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Old June 19, 2007, 12:24 PM   #30
Senior Member
Join Date: March 24, 2006
Location: Northern Utah
Posts: 705
Neat experiment

That is an interesting experiment, but please help me to understand what really happened?

You say a failure to feed had to be removed with the cleaning rod? Does that mean it was in the chamber? It is my thought that a failure to feed doesn't get into the chamber. It is stuck somewhere between the magazine and the chamber, or it is still in the mag since the slide didn't come back far enough to catch the next round. I have never seen one of those that needed a rod to dislodge it.

If it failed to eject, then you had to remove it with a rod, that is failure to eject. No? I am confused. What happened for sure?

Yes, dirty brass and especially greasy brass may get stuck in the chamber.

I am not suggesting you shoot that kind of brass. What I am referring to is brass that is darkened with age. It must still be clean and free from oil and mud, gunk, and green patches, etc. However, I have been reloading for close to 40 years and never had a tumbler until just 2 weeks ago. I have never had a problem with dark brass as long as it was clean. A good wipe with a cotton rag takes care of the gunk. If it is green, a little steel wool will clean it up. However my brass never gets green unless it is something that has been lying on the ground for a year and you find it.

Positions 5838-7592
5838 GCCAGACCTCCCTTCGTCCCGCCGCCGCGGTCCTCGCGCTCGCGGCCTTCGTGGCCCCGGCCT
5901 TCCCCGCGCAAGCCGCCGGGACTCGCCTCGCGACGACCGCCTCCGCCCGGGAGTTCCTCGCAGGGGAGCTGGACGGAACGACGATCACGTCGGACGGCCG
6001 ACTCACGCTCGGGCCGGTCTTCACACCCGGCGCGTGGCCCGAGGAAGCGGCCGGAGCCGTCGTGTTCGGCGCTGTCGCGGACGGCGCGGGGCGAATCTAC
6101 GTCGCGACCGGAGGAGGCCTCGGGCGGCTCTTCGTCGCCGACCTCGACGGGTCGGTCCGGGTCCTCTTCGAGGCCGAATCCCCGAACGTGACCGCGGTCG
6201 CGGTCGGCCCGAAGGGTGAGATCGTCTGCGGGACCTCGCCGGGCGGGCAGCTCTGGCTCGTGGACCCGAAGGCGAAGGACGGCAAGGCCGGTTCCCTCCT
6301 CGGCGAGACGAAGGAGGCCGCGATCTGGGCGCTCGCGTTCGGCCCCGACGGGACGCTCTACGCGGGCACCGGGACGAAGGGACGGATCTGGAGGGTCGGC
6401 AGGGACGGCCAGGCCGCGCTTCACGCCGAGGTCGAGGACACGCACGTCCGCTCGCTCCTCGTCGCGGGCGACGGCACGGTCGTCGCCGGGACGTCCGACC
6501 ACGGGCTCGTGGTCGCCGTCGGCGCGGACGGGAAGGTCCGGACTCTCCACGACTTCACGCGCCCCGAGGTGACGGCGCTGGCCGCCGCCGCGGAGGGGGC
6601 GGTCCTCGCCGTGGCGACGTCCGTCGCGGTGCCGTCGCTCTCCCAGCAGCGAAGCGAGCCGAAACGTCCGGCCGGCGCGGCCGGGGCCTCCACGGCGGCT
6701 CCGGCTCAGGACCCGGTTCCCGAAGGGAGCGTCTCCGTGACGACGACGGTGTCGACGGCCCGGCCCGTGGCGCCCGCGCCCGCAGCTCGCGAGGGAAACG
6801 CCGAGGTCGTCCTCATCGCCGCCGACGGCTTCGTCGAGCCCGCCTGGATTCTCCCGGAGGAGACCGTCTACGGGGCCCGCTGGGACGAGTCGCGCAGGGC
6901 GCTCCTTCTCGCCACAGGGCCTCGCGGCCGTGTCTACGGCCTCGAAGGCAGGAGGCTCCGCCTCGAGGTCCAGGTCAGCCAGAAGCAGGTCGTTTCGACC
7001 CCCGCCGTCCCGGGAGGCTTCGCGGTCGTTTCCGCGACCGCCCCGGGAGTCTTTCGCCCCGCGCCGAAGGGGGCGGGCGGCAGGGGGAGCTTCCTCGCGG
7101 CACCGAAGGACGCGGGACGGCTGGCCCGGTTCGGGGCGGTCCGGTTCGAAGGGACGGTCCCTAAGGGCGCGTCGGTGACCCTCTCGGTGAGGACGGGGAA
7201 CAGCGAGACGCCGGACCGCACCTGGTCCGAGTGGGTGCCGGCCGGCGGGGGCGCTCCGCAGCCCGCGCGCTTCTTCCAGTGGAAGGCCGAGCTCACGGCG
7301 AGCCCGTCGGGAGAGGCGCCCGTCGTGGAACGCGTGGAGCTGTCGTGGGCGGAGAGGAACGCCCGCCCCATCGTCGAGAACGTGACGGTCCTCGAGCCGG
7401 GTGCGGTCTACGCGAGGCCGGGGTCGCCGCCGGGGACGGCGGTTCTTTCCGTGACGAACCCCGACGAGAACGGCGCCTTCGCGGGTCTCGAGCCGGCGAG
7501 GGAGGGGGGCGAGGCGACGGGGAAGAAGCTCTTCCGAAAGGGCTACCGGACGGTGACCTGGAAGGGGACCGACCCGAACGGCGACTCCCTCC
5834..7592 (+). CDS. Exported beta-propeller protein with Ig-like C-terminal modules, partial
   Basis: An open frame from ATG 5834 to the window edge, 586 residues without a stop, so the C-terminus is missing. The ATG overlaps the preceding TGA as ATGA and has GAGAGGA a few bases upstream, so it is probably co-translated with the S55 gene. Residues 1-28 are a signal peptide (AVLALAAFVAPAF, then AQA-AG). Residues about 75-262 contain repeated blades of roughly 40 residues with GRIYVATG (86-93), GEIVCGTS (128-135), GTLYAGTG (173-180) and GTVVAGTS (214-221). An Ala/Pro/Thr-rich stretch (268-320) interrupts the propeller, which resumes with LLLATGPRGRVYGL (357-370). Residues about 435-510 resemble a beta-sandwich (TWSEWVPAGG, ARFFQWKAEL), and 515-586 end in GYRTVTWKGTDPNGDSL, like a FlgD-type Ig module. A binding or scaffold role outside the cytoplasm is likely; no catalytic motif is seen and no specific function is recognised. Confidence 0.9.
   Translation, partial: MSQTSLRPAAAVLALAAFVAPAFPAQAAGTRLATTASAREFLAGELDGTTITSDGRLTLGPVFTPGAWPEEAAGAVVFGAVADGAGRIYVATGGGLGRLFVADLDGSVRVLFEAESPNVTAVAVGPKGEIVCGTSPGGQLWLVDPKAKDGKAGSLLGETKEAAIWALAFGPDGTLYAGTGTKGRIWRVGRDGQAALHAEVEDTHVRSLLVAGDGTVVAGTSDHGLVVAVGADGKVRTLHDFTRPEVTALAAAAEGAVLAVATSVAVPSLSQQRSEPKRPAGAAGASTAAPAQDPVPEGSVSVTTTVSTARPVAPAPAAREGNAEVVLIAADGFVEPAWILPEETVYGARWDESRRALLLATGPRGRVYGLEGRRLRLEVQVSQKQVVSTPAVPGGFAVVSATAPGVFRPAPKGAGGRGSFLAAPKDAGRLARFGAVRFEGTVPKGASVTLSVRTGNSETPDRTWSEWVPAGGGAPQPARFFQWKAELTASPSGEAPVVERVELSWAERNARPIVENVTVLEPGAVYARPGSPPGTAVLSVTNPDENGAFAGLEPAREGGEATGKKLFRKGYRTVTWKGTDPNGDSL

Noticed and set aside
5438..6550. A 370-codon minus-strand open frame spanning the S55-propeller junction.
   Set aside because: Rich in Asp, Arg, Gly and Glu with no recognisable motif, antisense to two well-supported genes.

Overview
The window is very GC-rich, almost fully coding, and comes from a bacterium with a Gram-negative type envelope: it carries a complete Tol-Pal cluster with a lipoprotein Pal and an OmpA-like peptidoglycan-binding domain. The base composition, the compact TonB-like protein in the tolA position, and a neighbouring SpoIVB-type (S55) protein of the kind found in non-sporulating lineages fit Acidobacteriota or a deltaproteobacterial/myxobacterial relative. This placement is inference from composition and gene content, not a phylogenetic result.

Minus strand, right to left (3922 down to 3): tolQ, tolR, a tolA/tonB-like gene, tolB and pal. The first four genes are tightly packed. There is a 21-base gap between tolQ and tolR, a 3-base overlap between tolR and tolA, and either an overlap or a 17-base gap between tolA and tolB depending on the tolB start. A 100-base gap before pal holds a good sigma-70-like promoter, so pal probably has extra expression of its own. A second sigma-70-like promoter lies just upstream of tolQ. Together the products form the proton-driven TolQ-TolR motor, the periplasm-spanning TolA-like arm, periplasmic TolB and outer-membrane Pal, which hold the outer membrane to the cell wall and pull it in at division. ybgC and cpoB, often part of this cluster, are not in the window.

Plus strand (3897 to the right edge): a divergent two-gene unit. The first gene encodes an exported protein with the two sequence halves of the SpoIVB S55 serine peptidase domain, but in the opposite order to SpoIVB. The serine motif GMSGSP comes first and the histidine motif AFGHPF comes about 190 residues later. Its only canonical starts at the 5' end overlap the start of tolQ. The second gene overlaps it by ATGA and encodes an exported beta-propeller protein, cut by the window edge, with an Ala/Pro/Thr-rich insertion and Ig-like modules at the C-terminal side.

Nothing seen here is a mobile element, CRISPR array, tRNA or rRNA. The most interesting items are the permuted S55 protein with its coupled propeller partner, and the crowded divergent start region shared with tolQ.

I guess my point is that you do not need a tumbler to be a successful reloader. You do need to pay attention to detail and wipe the brass clean. Don't let the lack of a tumbler hold you back from enjoying the hobby.
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